Fernie & Elk Valley Culture Guide Issue 6 - Fall 2017 - Page 4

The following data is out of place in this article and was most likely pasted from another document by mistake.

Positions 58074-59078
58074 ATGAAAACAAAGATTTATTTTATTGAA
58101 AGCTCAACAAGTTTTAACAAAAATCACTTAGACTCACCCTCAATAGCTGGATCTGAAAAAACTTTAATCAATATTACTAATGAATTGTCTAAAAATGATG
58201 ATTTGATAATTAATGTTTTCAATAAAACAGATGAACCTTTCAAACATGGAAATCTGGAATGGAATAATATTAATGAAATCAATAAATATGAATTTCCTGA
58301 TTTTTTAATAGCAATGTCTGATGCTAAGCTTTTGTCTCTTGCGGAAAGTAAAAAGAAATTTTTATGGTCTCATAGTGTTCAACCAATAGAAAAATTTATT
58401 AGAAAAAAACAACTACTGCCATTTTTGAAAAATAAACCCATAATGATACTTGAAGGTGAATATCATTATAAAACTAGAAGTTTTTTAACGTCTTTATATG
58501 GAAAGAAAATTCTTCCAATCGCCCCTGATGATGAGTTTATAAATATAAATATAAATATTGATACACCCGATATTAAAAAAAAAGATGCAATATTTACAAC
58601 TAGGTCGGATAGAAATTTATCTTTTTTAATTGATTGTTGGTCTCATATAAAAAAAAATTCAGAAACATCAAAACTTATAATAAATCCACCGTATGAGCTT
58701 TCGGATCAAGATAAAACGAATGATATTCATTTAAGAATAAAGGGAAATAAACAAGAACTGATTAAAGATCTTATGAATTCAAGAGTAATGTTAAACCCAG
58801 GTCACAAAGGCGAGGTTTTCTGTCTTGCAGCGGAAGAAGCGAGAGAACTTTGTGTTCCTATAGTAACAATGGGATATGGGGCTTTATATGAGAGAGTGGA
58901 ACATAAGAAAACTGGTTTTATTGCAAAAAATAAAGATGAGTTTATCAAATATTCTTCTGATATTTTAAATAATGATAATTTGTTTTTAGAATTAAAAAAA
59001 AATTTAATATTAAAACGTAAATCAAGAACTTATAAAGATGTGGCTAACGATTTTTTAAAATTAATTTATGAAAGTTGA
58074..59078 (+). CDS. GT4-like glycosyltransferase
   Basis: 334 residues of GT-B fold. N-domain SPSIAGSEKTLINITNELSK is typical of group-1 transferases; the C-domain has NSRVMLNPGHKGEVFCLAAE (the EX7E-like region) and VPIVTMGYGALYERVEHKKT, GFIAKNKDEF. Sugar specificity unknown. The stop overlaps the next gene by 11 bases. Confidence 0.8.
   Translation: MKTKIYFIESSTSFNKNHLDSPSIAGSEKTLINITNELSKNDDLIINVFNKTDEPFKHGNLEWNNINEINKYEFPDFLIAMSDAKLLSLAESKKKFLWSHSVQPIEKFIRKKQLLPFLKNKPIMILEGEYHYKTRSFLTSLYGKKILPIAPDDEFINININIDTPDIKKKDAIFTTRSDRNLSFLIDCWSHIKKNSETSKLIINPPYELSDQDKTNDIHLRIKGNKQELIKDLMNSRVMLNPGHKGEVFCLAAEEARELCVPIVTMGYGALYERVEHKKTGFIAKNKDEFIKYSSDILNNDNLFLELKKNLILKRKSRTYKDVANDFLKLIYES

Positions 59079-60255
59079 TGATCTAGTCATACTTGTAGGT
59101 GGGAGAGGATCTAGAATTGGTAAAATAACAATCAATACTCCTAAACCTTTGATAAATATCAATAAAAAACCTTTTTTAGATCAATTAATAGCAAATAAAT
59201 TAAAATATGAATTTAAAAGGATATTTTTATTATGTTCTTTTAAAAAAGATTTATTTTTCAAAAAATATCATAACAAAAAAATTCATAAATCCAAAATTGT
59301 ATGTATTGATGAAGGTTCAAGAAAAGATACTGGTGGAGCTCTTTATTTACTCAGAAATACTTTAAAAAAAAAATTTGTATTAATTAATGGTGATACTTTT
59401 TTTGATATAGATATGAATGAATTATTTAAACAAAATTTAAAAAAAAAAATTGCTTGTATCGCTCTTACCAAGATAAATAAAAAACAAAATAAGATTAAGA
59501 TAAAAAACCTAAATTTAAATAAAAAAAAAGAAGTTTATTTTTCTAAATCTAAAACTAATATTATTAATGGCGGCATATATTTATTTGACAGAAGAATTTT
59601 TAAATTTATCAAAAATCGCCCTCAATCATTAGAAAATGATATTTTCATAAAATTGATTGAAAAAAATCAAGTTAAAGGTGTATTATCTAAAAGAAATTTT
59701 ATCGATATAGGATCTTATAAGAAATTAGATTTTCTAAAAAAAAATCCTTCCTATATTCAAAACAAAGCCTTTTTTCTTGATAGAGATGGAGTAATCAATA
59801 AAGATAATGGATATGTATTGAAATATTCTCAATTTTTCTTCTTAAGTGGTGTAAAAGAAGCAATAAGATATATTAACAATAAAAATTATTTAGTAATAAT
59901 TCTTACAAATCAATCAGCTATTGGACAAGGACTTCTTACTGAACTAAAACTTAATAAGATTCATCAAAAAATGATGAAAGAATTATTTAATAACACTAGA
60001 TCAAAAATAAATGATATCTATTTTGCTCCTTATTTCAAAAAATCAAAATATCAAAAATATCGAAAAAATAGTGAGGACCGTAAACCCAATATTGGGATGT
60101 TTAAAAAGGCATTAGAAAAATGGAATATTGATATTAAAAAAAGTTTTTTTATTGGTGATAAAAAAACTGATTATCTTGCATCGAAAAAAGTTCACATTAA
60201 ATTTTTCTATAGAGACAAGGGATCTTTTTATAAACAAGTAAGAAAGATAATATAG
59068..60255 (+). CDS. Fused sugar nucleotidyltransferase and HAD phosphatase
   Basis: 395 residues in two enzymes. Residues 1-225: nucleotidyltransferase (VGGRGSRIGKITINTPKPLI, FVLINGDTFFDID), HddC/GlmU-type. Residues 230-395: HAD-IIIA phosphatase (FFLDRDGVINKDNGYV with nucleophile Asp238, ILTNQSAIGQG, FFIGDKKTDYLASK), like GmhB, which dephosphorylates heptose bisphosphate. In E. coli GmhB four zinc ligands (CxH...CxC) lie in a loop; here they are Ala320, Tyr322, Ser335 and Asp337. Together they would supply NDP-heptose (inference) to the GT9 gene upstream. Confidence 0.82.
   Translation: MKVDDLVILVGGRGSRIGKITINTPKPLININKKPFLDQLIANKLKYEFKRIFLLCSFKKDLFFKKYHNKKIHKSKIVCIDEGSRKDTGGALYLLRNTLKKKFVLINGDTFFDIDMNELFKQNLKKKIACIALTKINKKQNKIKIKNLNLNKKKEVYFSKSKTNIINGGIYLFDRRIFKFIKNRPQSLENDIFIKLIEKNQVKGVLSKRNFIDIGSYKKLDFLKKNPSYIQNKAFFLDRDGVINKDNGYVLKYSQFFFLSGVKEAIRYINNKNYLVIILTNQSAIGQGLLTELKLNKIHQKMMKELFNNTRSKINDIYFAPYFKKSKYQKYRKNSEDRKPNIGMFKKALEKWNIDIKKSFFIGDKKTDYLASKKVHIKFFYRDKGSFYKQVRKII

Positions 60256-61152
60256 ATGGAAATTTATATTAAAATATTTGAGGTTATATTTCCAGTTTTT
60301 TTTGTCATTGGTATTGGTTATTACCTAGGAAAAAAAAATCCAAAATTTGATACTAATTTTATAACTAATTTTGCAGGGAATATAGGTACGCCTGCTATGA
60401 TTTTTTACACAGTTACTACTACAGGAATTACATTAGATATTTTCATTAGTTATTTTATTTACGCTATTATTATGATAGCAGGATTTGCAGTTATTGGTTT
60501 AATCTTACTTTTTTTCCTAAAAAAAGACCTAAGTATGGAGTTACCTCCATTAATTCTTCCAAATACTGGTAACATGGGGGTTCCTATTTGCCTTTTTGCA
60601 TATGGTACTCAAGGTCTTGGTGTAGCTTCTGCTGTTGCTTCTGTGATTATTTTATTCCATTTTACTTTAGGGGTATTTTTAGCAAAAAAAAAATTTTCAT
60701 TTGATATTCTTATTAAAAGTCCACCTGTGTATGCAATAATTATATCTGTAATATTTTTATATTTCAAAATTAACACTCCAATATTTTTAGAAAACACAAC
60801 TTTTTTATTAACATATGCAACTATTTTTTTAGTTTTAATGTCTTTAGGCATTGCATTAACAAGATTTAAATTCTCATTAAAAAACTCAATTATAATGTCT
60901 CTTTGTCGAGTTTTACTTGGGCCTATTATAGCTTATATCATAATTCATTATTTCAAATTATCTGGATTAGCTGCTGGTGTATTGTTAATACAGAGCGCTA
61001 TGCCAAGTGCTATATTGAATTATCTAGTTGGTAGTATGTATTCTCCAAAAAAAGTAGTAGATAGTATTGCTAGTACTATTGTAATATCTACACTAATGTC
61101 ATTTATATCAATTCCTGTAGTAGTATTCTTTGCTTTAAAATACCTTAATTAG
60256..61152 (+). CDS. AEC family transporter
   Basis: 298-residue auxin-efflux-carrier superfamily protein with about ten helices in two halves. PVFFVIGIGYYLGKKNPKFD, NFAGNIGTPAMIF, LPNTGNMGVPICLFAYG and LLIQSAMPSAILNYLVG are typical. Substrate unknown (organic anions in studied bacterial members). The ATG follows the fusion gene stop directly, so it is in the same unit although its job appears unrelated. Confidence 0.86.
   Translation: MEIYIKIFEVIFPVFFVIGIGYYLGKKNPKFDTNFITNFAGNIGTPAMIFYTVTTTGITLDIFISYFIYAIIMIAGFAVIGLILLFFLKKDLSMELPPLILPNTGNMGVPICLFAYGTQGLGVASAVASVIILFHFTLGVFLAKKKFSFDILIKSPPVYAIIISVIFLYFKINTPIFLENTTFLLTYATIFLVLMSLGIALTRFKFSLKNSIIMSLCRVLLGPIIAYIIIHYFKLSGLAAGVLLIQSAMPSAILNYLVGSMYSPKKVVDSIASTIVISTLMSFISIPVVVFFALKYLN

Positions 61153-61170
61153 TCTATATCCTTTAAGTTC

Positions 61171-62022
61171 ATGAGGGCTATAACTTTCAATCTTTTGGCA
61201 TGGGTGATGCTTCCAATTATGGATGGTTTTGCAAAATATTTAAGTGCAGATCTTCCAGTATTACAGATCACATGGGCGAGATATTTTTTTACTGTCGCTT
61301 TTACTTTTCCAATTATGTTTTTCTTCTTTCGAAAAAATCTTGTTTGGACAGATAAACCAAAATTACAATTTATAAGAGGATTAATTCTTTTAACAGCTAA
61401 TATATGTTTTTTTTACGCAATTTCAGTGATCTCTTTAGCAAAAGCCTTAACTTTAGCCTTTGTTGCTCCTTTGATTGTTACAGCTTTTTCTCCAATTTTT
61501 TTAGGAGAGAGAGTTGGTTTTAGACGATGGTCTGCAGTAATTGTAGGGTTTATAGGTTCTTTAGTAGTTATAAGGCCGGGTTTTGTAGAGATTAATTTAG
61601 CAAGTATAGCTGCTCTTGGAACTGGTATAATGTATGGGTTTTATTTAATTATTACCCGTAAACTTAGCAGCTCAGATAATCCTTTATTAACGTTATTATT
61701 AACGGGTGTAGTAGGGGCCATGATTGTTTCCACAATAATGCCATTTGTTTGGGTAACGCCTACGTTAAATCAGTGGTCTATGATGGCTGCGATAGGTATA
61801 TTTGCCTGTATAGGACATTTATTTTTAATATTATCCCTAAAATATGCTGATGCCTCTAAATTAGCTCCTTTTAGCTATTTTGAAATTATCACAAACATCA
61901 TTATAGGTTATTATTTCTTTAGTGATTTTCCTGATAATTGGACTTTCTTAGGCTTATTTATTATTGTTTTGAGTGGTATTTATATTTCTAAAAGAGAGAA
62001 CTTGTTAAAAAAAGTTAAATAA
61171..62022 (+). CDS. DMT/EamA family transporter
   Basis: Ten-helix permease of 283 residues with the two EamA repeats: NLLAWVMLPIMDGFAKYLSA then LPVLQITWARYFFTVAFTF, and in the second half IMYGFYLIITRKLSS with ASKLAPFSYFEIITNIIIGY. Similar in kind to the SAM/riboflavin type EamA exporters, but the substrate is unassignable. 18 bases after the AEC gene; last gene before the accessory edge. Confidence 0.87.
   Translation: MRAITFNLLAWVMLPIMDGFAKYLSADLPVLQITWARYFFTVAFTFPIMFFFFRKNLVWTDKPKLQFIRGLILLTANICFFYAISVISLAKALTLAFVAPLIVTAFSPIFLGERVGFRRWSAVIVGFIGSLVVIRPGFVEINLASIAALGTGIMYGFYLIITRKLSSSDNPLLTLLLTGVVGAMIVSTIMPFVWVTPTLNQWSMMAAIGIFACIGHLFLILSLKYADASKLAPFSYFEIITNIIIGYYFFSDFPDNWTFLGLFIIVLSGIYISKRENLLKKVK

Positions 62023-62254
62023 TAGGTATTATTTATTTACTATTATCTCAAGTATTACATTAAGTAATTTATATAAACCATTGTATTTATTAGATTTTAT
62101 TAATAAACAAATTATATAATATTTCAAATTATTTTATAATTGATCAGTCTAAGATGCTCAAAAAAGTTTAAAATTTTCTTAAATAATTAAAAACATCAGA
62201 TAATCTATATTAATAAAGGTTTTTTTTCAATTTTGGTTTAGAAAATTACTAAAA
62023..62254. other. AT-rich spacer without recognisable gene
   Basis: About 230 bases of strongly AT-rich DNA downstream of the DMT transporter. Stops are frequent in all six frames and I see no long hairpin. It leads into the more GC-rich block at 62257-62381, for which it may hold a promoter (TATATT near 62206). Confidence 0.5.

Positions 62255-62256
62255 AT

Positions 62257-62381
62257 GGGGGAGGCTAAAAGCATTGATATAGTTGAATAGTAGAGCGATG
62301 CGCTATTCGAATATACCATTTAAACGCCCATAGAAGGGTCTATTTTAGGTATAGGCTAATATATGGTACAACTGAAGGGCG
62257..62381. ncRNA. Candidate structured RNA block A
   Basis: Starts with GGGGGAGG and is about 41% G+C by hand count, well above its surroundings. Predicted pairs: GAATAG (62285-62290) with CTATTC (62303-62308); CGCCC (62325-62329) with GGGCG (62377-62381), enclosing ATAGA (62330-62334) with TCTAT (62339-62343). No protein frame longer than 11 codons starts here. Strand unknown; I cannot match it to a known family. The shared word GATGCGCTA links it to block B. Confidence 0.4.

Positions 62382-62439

A Vision for Fernie's future – J F Spalding When Joseph Frederick Spalding arrived in Fernie in 1904 the town was just six years old with a population of 1,400. He was a 27-year-old photographer from London, likely seeking the landscapes that would make him famous through his art. Over the next 22 years, Spalding chronicled the life of a burgeoning mining town, including the heyday 1910's when the population ballooned to over 6,000. His photographs meticulously portray the pride, prosperity, and poverty that defined Fernie in its early years. On the wide boulevard of 2nd Avenue he captured the Edwardian elegance that 4 belies the town's humble stature. On the railway, in the forests, on the river, and in the mines, he photographed men working, building, and forging the future. Spalding’s pictures tell the story of the birth of a community and how society—elephants and all—developed in this far-flung corner of the Canadian promised land. Spalding brought with him a small photography business when he arrived, and in 1905 bought an established studio from A.W. Prest. He worked hard to offer every photographic service possible including portraiture with ‘fancy lighting’, postcard images